First visitor to our new sparrow nest box: a blue tit. It checks out hole number three first; no, that’s not quite right; then hole number two and it’s just about to investigate hole number one when a second blue tit appears, there’s a skirmish and off they fly.
It’s likely that, as this RSPB box was made specifically for sparrows, the blue tits will find the entrance hole a little too wide for their liking but the old box, single-holed variety, attracted blue tits one year, sparrows the next (and finally bumblebees), so we’ll have to wait until springtime to find out who finally takes possession.
4.25 p.m., 40ºF, 5ºC: I find peonies more interesting to draw when the buds are opening up than when they open up into frothy flower-heads, which in our garden often get battered down by summer rain.
There was a dispute over the patio nest box this afternoon: two blue tits looked on anxiously from the clothes line as a female sparrow perched on the front of the box taking a good look in the nest-hole. Sparrows and blue tits took an interest in the box last year but it was finally occupied by red-tailed bumblebees. These birds had better stake their claim soon.
We’ve seen blue tits and sparrows taking an interest in the nestbox on the wall just outside the back door but it looks as if this year bumblebees have taken possession.
The rosettes of leaves of ribwort plantain and dandelion are spreading like a colony of green starfishes over the corner of the lawn that gets the most trampling by the shed. The rosettes are ground-hugging so that they escape the blades of the mower, so I try taking some of them out using a tool called a grubber which I push in and rotate to lift out the whole plant, taproot and all.
There’s then a small hole that needs filling with soil. It might be a good idea to spread a bit of grass seed on the bare patch too, but I’m sure that at this time of year the surrounding grass will soon spread to fill the gap.
We found a fresh hedgehog dropping this morning, on the end slab of the top of the low retaining wall of herb bed, nearest to the house. Less welcome, but seemingly inevitable, Barbara says she’s also spotted rat droppings as she edged the lawn. Yesterday our next door neighbours found a dead one at the end of their garden.
Biscuit, the pony with attitude, hasn’t made an appearance in my sketchbook recently. Apparently he has been sold. If Biscuit had been a player on my team, he would definitely have been up for free transfer. But I’ll miss him.
Latest from the blue tit box on the patio; blue tits were in and out of it a couple of weeks ago. A house sparrow briefly investigated it but all we’ve seen in the last week is an occasional bumble bee hovering by the entrance hole and going inside.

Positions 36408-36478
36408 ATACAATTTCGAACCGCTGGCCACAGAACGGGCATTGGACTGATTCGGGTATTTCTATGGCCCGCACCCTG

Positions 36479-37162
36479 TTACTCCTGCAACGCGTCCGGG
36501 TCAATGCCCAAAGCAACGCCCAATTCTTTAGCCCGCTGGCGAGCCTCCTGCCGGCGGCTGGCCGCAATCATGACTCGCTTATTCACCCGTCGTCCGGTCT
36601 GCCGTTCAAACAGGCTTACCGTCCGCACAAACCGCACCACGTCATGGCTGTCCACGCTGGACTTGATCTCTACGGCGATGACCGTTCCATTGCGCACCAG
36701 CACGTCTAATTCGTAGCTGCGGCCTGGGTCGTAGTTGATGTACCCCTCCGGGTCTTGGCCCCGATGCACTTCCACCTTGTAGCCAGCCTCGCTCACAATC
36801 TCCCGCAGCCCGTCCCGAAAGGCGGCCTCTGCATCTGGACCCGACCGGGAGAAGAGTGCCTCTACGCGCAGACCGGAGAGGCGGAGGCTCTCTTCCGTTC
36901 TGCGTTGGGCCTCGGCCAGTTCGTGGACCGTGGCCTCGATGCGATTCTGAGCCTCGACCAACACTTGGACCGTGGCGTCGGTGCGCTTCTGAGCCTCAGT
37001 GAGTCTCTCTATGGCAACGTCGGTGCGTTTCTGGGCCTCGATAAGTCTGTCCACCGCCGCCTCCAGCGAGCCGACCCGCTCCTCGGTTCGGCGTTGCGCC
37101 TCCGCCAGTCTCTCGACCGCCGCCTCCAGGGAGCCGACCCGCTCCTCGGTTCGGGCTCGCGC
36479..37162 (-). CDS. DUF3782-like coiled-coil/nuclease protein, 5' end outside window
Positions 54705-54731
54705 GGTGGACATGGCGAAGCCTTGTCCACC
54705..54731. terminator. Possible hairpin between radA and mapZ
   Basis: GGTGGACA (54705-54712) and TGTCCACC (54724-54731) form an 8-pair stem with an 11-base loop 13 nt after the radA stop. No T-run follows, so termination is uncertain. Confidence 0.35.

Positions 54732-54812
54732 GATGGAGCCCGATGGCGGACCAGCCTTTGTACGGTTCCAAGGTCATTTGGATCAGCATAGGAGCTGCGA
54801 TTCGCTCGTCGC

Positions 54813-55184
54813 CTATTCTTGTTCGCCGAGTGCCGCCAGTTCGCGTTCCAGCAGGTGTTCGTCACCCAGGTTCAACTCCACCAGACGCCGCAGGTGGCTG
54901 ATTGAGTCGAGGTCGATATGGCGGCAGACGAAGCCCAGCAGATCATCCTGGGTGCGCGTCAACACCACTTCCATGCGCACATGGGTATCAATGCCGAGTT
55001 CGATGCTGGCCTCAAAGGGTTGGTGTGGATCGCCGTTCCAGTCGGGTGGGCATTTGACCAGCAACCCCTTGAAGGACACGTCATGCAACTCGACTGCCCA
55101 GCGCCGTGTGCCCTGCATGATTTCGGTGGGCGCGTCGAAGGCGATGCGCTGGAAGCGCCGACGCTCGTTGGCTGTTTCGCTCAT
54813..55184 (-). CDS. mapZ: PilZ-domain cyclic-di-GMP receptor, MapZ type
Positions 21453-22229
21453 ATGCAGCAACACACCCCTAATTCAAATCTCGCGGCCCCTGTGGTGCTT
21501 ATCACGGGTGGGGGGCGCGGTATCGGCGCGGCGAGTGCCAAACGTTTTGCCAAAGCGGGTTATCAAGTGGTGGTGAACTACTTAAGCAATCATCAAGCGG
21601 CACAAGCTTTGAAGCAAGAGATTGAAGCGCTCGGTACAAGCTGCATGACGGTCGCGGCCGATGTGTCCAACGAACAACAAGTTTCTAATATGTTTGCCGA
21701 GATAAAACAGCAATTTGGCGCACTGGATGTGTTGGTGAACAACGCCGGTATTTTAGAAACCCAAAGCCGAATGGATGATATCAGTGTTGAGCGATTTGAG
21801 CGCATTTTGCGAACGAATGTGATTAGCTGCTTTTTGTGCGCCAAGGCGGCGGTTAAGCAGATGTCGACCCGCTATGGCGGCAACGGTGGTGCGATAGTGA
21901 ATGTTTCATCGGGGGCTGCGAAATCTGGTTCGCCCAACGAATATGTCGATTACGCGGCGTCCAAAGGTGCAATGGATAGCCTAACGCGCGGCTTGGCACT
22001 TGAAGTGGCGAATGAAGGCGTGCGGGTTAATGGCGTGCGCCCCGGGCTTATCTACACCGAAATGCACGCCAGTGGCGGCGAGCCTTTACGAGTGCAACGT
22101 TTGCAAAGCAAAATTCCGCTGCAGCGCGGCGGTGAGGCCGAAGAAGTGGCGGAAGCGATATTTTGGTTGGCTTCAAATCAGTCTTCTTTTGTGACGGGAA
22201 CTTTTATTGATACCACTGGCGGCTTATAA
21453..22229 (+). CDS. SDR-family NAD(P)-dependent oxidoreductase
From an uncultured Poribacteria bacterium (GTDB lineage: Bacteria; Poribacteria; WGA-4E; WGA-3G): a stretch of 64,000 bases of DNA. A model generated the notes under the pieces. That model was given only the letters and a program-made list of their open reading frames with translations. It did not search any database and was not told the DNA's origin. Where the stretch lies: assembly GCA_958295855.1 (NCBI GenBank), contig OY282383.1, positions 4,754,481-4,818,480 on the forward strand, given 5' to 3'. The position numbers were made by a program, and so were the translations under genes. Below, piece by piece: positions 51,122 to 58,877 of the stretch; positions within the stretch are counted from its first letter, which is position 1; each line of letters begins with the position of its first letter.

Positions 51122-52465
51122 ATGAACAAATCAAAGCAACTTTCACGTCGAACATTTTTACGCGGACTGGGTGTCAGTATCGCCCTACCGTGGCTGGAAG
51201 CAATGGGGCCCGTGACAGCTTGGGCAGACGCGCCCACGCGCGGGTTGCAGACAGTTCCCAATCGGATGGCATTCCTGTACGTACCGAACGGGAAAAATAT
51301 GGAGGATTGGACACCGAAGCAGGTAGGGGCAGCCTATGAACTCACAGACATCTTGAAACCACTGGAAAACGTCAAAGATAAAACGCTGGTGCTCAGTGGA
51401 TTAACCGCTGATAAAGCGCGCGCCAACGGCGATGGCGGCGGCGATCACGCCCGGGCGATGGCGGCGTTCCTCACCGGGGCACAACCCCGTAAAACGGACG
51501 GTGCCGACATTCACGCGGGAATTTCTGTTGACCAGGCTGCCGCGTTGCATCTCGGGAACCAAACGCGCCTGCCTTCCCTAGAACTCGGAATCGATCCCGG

For the first time in forty years as a freelance I got my accounts started, finished and even submitted my tax return online in just one day. They’re simple enough – working out the proportion of printing costs against book sales is as complicated as it gets – but in previous years there always seemed to be one mystery item that would hold me up.
Now I haven’t got that hanging over me, perhaps I’ll feel more freedom to get off and draw.
WE’RE A BIT concerned about the great spotted woodpecker that we’ve seen a couple of times by the nestbox by the back door. The blue tits have been busy but as far as we know there are no chicks in the box so far.
This morning the woodpecker perched briefly on the front of the box. It’s not that I want it to go hungry but we did invite the blue tits to nest here by erecting the box so I feel as if we have a duty of care.
We can’t keep an eye on it from dawn to dusk but if we see peck marks appearing around the entrance hole I’ll try getting a strip of metal cut to protect it. Just hope it doesn’t succeed in breaking in at a first attempt.
FOR A WEEK or two we’ve noticed the Blue Tits been flying back and forth to the nest box near our back door but we’re concerned today because bumblebees have been flying in and out and flying around the box investigating it closely and we haven’t seen the birds. On one occasion a wasp went in but soon came out again.
We’re relieved in the early evening when one of the birds appears again, making several trips in and out with food from the bird feeders. It could be that the female is sitting on eggs and the male feeding her at intervals throughout the day.
We’ve been making the most of what might be the last of a spell of dry settled weather which seems to have lasted for the best part of two months. There could even be a bit of snow coming so today I’m finishing painting the edges of the raised beds. It’s never a job that would be top of your list of essential tasks in the vegetable garden but there’s never going to be a better time to do it as not only is it so dry but there are almost no crops in the bed, so I can push back the soil to paint the timber.
It’s like clearing your desk before you start a new project.